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There are multiple layers to unpack in the way Ohio officials handled what could have been the routine approval of ballot language.
Most striking was the decision to frame an abortion-rights proposal using the language of the opposition. Count for yourself: “unborn child” is in there four times.
And then there’s the personality behind that wording: the state’s top elections overseer is the chair of the Ohio Ballot Board and also happens to be a US Senate candidate. How Frank LaRose handled the abortion ballot question just might come up in conversations when Republican donors decide where to put their 2024 contributions.
Layer No. 3 is a pathway to perplexity.
Ohio will have two questions on the November ballot. The proposed abortion rights constitutional amendment is Issue 1 and recreational cannabis legalization is Issue 2. Earlier this month, abortion was part of the discussion of a different Issue 1 that would’ve made constitutional amendments more difficult to adopt.
Imagine the confusion if autumn’s “Vote Yes on Issue 1″ gets mixed up in an Internet stew with the “Vote No on Issue 1″ summer advocacy by people on the same side of the issue. This was already an interesting debate. Now there’s extra to watch. READ MORE from Eric Heisig.
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OHIO: Gerrymander Rejection
An effort to get voters to change the way Ohio handles redistricting was squashed at the starting gate.
Ohio Attorney General Dave Yost (R) rejected proposed petition language, writing that his office “identified omissions and misstatements that, as a whole, would mislead a potential signer as to the actual scope and effect of the proposed (constitutional) amendment.” A spokesman for Citizens Not Politicians says the group will try again. — Eric Heisig
UTAH: Edwards Best-Funded
Heading into the home stretch of the three-Republican race to replace soon-to-resign Rep. Chris Stewart (R), one campaign has a lot more left to spend.
Federal Election Commission filings show that former state Rep. Becky Edwards had $228,000 left in her account Aug. 16, compared with $90,000 for Celeste Maloy, Stewart’s former counsel, and $85,000 for Bruce Hough, a businessman and longtime Utah Republican activist.
Edwards, who loaned her campaign $300,000, also raised the most of the three from individual donors. Of note: backing from the Republican Main Street Partnership PAC, which promotes GOP centrism. And to connect the dots further, she opposed Sen. Mike Lee (R) in a 2022 primary.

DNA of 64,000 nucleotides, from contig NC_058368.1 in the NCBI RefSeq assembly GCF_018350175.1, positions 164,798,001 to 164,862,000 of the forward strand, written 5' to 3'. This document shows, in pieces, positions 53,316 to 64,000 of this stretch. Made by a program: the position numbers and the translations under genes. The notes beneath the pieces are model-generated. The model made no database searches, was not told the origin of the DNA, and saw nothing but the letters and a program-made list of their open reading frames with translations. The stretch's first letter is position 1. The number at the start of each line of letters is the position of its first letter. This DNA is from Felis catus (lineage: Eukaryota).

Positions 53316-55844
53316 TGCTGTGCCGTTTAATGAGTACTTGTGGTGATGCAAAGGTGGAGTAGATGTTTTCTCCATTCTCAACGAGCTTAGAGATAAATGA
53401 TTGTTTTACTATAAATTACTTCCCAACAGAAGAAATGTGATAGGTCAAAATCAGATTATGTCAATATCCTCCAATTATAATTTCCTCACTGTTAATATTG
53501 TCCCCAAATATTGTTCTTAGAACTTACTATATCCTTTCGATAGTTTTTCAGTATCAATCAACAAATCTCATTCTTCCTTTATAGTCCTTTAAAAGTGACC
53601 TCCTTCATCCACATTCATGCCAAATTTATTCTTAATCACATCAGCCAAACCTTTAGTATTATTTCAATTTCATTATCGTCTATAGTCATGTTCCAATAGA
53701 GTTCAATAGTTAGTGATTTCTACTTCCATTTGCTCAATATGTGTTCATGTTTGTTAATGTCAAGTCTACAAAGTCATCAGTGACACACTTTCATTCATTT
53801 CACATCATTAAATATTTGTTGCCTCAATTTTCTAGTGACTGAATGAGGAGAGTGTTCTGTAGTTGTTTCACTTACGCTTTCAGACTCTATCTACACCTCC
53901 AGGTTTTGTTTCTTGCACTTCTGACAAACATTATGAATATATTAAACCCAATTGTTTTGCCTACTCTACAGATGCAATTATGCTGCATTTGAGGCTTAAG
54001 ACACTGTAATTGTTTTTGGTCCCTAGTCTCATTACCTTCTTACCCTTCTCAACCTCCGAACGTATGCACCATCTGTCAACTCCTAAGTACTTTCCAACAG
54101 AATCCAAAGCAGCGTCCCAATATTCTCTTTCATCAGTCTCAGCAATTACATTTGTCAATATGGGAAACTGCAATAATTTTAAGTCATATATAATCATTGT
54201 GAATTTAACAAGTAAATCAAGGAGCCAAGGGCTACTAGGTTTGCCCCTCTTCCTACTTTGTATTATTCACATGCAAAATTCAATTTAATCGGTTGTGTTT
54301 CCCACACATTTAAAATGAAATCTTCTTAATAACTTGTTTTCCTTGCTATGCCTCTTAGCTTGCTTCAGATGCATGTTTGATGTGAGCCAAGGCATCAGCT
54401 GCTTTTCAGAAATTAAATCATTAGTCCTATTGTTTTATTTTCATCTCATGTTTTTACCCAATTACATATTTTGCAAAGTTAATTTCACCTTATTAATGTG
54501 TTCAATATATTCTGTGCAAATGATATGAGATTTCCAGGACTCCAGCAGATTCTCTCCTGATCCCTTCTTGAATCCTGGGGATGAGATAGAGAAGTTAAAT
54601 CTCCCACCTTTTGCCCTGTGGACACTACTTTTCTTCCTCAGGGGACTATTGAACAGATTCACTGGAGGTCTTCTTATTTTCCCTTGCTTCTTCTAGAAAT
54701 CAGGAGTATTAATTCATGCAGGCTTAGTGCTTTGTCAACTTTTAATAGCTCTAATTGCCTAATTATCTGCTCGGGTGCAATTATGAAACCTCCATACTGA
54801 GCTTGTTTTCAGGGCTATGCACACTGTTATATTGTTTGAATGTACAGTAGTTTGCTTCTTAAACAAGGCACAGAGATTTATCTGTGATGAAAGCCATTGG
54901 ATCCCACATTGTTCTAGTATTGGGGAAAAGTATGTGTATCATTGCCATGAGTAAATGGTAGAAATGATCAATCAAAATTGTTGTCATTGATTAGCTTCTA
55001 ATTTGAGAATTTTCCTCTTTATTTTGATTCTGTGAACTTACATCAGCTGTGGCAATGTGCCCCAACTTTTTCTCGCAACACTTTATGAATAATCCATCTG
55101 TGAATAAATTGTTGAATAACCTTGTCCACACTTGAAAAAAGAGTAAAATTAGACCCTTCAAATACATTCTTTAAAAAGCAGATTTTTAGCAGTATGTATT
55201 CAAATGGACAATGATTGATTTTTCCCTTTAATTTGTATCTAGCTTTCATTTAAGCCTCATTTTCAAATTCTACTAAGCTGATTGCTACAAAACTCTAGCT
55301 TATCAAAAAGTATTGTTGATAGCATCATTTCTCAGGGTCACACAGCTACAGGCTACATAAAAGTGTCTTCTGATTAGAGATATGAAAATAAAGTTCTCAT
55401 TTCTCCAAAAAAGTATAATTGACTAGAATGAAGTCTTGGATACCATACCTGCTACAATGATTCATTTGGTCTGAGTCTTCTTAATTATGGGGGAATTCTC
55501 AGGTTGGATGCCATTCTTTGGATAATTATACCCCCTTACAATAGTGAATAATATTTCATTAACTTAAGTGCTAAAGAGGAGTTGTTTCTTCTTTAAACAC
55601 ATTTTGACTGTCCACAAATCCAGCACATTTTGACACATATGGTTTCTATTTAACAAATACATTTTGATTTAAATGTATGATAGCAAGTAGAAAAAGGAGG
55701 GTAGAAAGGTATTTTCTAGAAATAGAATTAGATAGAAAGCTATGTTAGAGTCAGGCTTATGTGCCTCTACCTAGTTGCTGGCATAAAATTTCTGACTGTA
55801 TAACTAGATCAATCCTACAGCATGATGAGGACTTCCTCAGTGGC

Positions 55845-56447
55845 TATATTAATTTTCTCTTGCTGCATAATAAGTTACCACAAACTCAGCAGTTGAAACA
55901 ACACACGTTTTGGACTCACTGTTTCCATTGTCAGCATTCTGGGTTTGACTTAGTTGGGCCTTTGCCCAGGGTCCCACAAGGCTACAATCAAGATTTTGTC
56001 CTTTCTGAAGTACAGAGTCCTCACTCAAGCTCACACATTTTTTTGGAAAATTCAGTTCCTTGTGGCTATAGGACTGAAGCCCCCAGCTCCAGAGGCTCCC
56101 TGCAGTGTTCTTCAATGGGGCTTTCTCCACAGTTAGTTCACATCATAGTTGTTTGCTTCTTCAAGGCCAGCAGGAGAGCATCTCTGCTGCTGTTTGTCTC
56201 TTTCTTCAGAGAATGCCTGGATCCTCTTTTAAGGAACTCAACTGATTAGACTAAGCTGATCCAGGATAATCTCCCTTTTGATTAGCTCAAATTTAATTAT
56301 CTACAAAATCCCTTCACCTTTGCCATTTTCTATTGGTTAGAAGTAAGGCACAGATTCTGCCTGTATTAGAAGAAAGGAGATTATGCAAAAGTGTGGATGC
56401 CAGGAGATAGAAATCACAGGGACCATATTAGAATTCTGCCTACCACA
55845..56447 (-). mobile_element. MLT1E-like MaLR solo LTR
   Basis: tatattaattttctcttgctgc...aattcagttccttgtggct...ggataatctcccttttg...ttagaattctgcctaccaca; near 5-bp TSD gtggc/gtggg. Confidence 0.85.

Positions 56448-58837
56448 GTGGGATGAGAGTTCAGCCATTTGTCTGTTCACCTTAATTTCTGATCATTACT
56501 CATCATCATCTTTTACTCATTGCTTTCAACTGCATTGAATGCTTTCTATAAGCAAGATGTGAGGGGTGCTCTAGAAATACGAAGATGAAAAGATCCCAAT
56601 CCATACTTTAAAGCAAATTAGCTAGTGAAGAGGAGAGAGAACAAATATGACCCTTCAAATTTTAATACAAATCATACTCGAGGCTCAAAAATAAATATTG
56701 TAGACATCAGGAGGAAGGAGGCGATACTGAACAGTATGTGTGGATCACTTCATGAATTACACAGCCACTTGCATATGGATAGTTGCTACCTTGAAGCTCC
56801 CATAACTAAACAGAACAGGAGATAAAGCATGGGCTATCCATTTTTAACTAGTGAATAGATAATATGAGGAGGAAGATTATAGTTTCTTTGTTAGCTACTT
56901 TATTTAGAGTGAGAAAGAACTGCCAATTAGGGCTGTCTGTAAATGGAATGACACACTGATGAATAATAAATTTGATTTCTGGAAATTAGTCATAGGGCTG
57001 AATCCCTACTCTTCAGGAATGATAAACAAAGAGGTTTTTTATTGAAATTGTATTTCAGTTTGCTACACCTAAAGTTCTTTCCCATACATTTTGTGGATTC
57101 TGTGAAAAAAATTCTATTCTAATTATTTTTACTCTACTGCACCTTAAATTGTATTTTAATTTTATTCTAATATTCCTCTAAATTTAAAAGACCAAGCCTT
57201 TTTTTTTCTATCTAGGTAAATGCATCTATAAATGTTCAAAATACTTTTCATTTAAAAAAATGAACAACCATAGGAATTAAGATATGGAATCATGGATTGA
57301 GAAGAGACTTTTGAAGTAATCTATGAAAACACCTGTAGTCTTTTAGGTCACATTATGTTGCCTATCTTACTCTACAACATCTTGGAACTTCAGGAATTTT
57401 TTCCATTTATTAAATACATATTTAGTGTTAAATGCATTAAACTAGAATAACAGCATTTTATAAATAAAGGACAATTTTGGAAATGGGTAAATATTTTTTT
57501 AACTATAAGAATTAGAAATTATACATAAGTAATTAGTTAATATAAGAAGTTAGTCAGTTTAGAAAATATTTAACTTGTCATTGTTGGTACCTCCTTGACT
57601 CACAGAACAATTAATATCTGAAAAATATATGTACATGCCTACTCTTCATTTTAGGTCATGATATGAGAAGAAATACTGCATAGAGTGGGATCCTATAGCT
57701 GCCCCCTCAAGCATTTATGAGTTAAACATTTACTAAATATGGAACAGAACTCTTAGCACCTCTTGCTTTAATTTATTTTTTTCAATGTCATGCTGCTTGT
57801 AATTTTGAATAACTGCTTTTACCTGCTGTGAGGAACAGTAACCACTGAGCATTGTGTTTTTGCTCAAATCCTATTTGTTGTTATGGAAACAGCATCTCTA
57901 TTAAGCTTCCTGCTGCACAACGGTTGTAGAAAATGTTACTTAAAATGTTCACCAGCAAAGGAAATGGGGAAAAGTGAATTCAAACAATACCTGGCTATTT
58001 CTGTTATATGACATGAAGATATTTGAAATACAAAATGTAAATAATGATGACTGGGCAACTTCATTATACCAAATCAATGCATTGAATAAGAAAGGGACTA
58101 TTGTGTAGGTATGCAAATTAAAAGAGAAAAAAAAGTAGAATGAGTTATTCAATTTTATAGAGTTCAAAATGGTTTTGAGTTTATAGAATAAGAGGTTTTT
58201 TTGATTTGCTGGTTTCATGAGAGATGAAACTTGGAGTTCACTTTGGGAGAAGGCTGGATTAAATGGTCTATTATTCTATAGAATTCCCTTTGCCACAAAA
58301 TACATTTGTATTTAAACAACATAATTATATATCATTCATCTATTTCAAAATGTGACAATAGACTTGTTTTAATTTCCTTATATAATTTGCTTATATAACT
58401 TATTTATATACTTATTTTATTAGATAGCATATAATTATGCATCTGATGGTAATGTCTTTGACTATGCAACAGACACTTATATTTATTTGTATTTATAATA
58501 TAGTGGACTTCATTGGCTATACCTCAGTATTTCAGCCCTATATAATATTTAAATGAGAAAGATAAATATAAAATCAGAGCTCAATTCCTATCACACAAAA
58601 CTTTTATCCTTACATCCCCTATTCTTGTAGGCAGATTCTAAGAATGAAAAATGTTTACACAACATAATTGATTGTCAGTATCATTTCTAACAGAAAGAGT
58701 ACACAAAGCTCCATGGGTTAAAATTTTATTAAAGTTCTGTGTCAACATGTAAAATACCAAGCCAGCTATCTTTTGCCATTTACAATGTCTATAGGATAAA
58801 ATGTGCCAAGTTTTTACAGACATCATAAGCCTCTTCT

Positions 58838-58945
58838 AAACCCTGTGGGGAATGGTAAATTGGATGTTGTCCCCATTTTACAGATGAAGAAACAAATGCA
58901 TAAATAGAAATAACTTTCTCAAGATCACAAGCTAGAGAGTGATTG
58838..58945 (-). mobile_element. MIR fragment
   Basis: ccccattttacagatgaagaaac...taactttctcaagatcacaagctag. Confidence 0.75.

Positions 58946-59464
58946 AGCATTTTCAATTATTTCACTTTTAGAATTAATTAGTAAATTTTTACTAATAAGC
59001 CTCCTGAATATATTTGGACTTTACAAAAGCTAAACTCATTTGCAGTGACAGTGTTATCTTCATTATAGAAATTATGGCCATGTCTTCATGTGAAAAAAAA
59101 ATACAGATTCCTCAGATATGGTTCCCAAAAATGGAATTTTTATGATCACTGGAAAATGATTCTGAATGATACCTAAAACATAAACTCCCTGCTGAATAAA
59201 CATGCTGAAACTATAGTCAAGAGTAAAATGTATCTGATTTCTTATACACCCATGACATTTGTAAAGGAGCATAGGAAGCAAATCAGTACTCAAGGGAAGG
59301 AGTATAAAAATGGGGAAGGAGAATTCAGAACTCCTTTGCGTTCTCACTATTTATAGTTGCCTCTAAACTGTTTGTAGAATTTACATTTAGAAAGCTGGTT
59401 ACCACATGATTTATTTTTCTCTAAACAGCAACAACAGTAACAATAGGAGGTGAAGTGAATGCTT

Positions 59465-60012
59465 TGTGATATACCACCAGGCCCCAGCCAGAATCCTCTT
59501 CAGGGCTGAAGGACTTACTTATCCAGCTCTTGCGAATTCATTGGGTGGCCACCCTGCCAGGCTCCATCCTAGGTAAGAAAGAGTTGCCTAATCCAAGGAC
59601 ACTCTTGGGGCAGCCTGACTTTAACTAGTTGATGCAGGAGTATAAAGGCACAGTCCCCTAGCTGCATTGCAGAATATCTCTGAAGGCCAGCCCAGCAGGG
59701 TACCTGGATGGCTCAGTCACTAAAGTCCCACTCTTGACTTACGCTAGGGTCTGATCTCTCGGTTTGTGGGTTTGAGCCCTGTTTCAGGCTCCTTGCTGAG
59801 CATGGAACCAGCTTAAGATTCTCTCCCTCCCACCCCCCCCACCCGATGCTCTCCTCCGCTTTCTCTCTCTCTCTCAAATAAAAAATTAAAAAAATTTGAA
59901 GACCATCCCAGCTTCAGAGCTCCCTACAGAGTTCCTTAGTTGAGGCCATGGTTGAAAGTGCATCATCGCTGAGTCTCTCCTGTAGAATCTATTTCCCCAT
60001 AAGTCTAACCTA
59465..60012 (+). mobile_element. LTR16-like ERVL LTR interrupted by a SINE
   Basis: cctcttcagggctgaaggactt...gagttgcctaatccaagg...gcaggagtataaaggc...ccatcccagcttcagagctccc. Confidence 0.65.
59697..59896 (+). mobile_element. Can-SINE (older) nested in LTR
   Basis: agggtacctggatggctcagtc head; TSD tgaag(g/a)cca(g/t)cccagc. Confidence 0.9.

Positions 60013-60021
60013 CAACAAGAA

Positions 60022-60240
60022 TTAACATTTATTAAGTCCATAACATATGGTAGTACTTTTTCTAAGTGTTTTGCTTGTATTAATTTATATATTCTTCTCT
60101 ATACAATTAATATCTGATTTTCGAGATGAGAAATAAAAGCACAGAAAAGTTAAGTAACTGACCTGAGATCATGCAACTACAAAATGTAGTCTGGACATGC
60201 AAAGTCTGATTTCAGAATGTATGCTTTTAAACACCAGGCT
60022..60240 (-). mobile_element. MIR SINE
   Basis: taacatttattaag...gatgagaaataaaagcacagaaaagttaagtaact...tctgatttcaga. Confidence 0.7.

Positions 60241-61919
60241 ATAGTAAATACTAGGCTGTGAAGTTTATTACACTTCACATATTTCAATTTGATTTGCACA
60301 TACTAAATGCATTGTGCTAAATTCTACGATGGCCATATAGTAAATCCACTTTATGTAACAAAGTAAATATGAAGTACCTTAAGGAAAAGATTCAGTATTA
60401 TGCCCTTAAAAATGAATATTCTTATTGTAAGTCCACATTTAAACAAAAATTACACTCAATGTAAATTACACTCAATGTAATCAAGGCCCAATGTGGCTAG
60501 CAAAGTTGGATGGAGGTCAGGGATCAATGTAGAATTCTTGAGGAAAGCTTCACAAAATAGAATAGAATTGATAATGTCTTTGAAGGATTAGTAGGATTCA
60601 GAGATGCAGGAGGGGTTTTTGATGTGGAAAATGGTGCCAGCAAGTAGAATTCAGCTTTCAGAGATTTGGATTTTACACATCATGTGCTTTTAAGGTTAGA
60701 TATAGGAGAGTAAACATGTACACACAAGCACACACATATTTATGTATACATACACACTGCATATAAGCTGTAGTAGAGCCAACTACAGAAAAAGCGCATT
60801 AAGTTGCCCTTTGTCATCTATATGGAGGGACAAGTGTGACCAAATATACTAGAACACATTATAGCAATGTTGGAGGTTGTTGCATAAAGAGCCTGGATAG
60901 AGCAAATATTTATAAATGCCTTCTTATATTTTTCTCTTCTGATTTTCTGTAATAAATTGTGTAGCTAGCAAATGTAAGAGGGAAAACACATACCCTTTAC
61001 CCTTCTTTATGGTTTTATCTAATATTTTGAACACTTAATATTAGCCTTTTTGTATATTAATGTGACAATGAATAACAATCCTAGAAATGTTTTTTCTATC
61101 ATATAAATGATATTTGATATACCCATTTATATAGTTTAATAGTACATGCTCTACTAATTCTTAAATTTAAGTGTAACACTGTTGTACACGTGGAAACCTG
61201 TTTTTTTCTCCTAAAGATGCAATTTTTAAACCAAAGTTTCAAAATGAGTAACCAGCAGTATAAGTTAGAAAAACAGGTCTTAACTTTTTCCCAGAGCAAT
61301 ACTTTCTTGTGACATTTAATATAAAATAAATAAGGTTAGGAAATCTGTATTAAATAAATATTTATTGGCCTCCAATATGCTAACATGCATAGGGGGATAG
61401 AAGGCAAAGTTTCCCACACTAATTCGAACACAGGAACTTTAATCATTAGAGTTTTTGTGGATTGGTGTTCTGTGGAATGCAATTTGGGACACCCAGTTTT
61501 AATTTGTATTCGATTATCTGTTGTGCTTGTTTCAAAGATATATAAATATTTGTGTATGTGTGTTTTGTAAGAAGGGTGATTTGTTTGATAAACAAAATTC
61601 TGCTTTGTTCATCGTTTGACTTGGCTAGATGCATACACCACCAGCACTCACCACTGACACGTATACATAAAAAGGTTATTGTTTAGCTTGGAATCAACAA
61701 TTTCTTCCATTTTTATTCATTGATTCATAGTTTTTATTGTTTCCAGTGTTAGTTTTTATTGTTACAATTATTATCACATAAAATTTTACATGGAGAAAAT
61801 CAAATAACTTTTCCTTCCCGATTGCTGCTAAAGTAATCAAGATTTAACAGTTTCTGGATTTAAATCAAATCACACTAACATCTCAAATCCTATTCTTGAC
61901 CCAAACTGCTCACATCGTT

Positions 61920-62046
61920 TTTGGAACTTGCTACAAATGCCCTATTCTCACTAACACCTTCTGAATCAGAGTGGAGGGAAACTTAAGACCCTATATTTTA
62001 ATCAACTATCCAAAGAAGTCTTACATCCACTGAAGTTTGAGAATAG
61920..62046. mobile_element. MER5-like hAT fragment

Maloy is the local party-backed candidate. Her donors include House Rules Committee Chair Tom Cole (Okla.) and former Republican Conference Chair Cathy McMorris Rodgers (Wash.) Hough, the father of professional dancers Julianne and Derek Hough, has primarily self-financed his campaign. The Sept. 5 GOP primary winner will be favored in the Nov. 21 special general election. Stewart is resigning Sept. 15. — Greg Giroux
OHIO: Supreme Court 2.0
The Ohio Supreme Court will soon review its 2022 finding that Republican-drawn congressional maps were too partisan.
The court, with a revised lineup following the retirement of former Chief Justice Maureen O’Connor, asked for new legal briefs, prompted by the US Supreme Court’s June ruling in Moore v. Harper that upheld the authority of state courts to review congressional maps and changes to federal election rules.
The decision getting another look concluded that a congressional map ran afoul of state constitutional language barring any map that “unduly favors or disfavors a political party of its incumbent.” Republicans won 10 of 15 districts under that map. — Greg Giroux
FLORIDA: Testing the Limits
The county judge hearing a challenge of the congressional map pushed by Florida Gov. Ron DeSantis questioned in open court whether there’s enough evidence in the record to show that Republicans tried to come up with an alternative solution to the lines they ended up with.
UTAH: Romney Keeps Us Guessing
The latest word on Utah Sen. Mitt Romney’s re-election plans is that he still has nothing to say. “I’m thinking maybe this fall I’ll make an announcement about a decision,” Romney (R) said at a public appearance earlier this week. “I’m trying to decide whether I can get some things done that I care about in another term. How productive can I be.” — Salt Lake Tribune
MONTANA: Sheehy on TV
Tim Sheehy, the Bridger Aerospace CEO opposing Sen. Jon Tester (D), has begun airing a TV ad introducing himself as a military veteran.
“We have too many leaders that are phoning it in,” the former Navy SEAL says over brief footage of Tester walking in the Capitol. “I want to remind Washington what it is to have service and sacrifice at the center of your mission.”
Sheehy is the preferred candidate of national Republican officials in the Montana Senate election. Rep. Matt Rosendale, who lost to Tester in 2018, hasn’t said if he’ll oppose Sheehy for the Republican nomination in what will be one of the most consequential Senate races of the 2024 election. — Greg Giroux
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